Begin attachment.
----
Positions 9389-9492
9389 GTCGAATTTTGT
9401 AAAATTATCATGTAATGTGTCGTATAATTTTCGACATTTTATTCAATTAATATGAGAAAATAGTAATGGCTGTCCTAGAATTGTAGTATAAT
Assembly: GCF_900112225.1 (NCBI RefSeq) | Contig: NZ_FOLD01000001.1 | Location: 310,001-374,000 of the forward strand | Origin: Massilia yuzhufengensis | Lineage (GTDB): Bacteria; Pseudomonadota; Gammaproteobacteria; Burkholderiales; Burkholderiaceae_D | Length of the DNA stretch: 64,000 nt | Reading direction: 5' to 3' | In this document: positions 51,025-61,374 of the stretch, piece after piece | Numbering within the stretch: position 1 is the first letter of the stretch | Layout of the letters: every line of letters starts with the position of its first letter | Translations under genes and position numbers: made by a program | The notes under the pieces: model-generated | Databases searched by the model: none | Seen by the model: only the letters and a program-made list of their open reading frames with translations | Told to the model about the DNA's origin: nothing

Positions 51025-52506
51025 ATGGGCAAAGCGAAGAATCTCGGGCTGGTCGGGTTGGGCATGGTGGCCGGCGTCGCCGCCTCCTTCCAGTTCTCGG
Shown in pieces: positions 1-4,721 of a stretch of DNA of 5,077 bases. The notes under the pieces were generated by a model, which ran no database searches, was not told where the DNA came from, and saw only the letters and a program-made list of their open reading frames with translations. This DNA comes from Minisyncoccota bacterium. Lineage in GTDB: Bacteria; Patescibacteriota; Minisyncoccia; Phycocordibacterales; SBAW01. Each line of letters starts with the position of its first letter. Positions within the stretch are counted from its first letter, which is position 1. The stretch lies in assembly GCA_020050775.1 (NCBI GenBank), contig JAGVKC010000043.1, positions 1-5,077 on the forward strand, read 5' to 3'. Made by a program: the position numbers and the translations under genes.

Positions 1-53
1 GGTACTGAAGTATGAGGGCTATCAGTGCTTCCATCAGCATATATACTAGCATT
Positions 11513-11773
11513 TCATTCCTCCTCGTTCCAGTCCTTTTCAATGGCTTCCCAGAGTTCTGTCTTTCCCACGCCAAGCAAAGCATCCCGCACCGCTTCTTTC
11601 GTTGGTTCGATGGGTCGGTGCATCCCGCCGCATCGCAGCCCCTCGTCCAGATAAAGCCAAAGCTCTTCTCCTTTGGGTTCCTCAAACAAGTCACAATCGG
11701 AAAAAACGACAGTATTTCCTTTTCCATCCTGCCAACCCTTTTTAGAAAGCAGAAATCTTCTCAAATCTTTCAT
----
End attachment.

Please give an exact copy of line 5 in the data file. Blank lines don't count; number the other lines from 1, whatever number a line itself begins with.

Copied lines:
Positions 51025-52506